The combat controls feel tighter and field tactics are also smoother this time around, but the cover mechanics introduced in Mass Effect 2 are still very delicate, and movement’s much more deliberate than you’d want in any type of a shooter. And that isn’t what you need in the heat of battle, as you’ll often accidentally roll away from cover when you’re trying to stick to it. Coupled with a flawed damage feedback mechanic that doesn’t properly inform players how much damage they are taking, and combat can still be irksome at times.

But Mass Effect 3’s greatest problem is its new multiplayer system. And it’s not the fact that it’s an amalgamation of Battlefield 3’s class system with Gears of War’s Horde mode, as I love both of those games’ multiplayer options. No, my problem lies in the fact that you’re pretty much forced into playing the multiplayer in order to unlock the best possible ending in the single-player mode. This aspect, called “Galaxy at War,” starts where the galaxy’s 50 percent ready to take on the Reaper threat as soon as you begin your single-player game. But instead of collecting more assets in single-player or completing side quests to improve on this number, you need to win multiplayer matches, which correlates to your armada readiness in single-player mode—this means players will be forced to play a mode they might not necessarily want to get into right away. Plus, there is no local split-screen options and a lot of times the best co-op multiplayers all allow you to have your buddy sitting right next to you while you play.

Mass Effect 3 is still an awesome game overall, of course, as the few negatives just happen to stand out against what is an otherwise mostly blemish free experience. Even the Kinect options are a lot more enjoyable than I had anticipated, although I found myself falling back into old game play patterns a few hours in as I’m just not used to screaming at my TV (when not watching a sporting event, anyway). The conclusion to the story is phenomenal, the action’s great with legions of new and old enemies alike, and the multiplayer’s fun and addictive, even if I don’t like how it affects your single-player campaign. Not to mention Mass Effect 3 has one of the more moving scores I’ve heard from a game in a while and fantastic voice acting for all our returning favorite characters, and a nice job by some new folks like Freddie Prinze Jr. as James Vega. Fans who invested in the first two games will know the wait for this third game was well worth it, and BioWare shows why they’re some of the best storytellers in the industry.

SUMMARY: Mass Effect’s brilliant story remains intact, and if you played the previous two games, the payoff’s more than satisfying. Some cover and combat issues remain unsolved, though, and the idea of participation in a completely separate multiplayer mode potentially influencing your single-player ending is mind-boggling.

  • THE GOOD: Brilliantly concludes one of the most epic trilogies of this console generation
  • THE BAD: Multiplayer tie-in to single player, combat and control nitpicks
  • THE UGLY: Joker wanting to get it on with a robot

SCORE: 9.0

Mass Effect 3 is available on Xbox 360, PS3, and PC. Primary version reviewed was on Xbox 360.

Originally Published: December 20, 2011, on EGMNOW.com

THE BUZZ: One of the most highly anticipated MMOs of the year, Star Wars: The Old Republic is set in a time period rarely explored in the fiction of this darling sci-fi universe. And Star Wars fans have always been some of the most diehard no matter what galaxy they may be from. So it wasn’t a surprise that when a Collector’s Edition of SW: TOR was announced that pre-orders came in by the bucketful. But now that players are starting to receive their Collector’s Editions, they are finding a starting mistake made on the part of EA and Bioware.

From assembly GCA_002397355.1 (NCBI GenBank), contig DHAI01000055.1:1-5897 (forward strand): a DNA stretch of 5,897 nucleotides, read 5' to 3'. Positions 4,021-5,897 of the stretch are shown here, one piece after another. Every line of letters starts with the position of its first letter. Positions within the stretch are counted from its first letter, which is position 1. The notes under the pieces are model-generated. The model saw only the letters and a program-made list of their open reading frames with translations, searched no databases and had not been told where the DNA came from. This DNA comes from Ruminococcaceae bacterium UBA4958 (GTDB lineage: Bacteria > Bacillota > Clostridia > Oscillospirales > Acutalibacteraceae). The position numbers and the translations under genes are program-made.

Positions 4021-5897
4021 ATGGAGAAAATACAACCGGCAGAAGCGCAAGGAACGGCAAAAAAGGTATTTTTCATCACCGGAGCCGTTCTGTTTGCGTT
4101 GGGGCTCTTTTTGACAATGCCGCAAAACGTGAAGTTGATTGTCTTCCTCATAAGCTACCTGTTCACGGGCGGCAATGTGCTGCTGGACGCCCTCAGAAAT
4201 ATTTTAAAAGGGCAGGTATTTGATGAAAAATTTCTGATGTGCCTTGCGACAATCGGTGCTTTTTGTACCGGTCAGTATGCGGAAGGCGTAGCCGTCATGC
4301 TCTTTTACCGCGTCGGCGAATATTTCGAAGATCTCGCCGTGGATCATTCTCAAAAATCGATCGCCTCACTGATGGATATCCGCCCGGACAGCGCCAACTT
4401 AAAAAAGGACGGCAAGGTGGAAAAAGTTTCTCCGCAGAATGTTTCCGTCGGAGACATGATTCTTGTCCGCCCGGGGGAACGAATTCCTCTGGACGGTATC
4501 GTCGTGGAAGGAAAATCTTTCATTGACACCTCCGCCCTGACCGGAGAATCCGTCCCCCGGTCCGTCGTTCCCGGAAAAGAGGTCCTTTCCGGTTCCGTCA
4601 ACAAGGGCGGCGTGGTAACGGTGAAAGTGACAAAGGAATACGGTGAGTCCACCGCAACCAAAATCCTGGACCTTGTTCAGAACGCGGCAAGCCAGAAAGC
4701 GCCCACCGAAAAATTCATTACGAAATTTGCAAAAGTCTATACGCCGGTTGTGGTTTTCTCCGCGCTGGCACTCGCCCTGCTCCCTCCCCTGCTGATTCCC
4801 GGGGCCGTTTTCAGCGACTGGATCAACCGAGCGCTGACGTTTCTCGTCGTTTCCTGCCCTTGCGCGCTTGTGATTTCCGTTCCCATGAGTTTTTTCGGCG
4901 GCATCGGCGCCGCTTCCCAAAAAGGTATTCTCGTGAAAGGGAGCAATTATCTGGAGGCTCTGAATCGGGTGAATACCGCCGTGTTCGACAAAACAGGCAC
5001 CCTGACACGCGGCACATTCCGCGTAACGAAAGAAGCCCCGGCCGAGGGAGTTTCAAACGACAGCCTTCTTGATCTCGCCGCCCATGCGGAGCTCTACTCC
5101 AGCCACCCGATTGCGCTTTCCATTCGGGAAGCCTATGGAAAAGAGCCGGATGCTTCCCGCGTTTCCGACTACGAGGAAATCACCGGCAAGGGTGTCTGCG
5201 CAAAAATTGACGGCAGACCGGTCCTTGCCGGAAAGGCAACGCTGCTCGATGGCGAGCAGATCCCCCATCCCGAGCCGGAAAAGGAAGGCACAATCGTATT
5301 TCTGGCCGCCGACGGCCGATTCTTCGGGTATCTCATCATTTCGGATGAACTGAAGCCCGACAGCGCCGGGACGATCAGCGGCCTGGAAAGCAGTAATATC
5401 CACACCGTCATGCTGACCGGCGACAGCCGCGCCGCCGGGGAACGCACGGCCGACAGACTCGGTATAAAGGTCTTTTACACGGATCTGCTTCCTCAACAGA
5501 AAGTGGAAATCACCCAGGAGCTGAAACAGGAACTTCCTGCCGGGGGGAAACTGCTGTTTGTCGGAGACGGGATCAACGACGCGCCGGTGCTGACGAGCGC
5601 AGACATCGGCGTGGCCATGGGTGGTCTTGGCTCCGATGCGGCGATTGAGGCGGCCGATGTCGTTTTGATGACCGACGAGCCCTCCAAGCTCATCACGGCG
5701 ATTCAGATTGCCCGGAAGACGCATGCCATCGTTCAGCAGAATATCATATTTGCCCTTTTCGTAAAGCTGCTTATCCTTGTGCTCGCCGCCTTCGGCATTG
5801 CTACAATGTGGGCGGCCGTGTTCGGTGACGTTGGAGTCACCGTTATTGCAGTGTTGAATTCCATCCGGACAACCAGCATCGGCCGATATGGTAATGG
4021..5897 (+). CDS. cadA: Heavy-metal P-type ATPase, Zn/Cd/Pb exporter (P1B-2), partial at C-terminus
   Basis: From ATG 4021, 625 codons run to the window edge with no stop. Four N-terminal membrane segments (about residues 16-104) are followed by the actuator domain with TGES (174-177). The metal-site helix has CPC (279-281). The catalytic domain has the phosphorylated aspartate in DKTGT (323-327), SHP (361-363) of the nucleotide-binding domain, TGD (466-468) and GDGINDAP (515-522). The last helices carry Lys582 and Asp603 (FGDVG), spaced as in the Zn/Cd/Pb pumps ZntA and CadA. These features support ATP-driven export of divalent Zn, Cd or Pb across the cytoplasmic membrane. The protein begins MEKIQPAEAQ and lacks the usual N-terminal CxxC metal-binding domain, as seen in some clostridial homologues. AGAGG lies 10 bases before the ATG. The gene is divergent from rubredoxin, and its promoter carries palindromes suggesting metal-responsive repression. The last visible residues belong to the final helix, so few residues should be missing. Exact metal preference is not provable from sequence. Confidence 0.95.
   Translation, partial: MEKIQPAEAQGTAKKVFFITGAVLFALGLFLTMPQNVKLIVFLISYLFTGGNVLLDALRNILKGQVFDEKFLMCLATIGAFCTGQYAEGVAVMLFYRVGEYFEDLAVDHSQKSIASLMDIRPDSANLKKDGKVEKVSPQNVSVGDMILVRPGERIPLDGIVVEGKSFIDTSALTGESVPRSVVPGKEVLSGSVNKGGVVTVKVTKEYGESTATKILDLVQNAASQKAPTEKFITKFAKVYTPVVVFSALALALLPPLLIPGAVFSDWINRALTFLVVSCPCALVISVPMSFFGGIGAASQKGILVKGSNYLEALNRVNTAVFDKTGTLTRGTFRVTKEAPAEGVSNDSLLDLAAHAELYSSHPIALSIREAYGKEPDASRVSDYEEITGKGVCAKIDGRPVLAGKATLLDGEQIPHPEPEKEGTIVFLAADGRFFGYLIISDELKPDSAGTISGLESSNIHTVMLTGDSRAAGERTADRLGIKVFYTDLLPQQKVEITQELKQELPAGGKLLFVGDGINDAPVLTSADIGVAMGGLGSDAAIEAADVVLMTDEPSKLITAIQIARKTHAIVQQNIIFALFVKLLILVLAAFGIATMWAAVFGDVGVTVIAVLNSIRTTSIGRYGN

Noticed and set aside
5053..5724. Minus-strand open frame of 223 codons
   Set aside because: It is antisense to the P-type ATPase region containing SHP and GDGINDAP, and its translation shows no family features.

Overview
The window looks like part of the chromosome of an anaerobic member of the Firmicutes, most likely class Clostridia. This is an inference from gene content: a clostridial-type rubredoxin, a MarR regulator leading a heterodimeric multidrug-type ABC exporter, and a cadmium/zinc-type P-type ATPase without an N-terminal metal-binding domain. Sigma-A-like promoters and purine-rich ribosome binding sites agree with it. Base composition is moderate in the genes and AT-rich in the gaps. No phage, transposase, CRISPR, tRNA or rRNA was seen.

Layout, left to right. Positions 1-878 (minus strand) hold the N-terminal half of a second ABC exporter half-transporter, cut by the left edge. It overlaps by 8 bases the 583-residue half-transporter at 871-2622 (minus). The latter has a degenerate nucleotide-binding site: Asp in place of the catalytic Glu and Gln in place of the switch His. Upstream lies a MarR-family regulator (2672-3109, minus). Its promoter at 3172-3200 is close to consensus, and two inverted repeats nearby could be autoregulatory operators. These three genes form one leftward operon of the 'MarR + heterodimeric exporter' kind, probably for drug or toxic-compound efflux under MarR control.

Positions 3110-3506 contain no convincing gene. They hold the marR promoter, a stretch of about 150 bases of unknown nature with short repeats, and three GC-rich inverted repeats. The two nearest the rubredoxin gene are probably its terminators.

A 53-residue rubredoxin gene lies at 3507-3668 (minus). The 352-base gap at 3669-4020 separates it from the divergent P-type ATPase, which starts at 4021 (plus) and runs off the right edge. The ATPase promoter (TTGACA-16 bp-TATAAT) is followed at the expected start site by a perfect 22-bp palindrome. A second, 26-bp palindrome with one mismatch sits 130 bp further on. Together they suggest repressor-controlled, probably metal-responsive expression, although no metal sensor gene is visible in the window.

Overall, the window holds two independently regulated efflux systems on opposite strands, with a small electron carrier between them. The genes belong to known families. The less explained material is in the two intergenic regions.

Many of the product keys are missing from the boxes and therefore players are being denied access to the game they have for so long been waiting to be a part of. As seen on a thread dedicated to the issue on the Bioware forums, this problem is happening all over the world as you can see for yourself here: http://www.swtor.com/community/showthread.php?t=37565

This was originally brought to our attention by consumer Dan Fabrizio, who had bought two of the Collector’s Editions, one for himself and one for his girlfriend (lucky gal), but only received one product code. He had this to say on the subject after waiting on hold from customer service for nearly three and a half hours and only receiving several automated responses from a Bioware bot: “I am very frustrated by the lack of customer support we’ve received from Bioware and EA. I am still a huge fan of Bioware, but you can’t help but lose a little faith after something like this happens followed by the subsequent treatment we have received as fans.”

EGM’s TAKE: It’s one thing if this was an isolated incident, but considering that it seems to be happening to dozens of these Collector’s Editions, someone clearly messed up and the consumers are suffering for it. And the fact that Bioware has been slow to respond, if at all, to many of these consumers is just poor business practice and surprising from someone like Bioware who are typically so fan-oriented and friendly. It could just be an issue falling through the cracks, but for those affected by this debacle, it’s like as if millions of voices suddenly cried out in terror and were suddenly silenced. I guess this is what happens when you focus more on cosplaying at the stock exchange than customer service, though.

What do you guys and gals think of this? Have you had problems with the collector’s edition of Star Wars: The Old Republic? Do you think it should be a top priority for BioWare to fix this? Leave your thoughts in the comments below!

Back in December I had the chance to attend the 2010 SpikeTV VGAs and work the red carpet. Here I had a chance to speak with the only version of Commander Shepard for most people, Jennifer Hale, the female version of Commander Shepard for Bioware’s Mass Effect series. We chatted about how more people should look at her as the only Commander Shepard and how it is to be in such a widely popular series.

Originally Published: March 22, 2011, on youtube.com/Rcars4885

I come to you once again with your weekly geek fix from my mother’s basement! This week’s episode sees me review Generation Hope #5 from Marvel and Dragon Age II for Xbox 360 from EA and Bioware. My hot chick pick of the week is Carol Zara from DigitallyBlonde.com and this week’s theme is the end credits theme from Dragon Age II, “I’m Not Calling You a Liar” by Florence + The Machine.

Originally Published: January 24, 2011, on youtube.com/CGRUndertow

As a part of CGR Undertow, I reviewed Dragon Age: Origins from EA for the Xbox 360.

Originally Published: January 17, 2011, on youtube.com/CGRUndertow

As a part of CGR Undertow, I reviewed Mass Effect 2 for the Xbox 360 from Bioware and EA.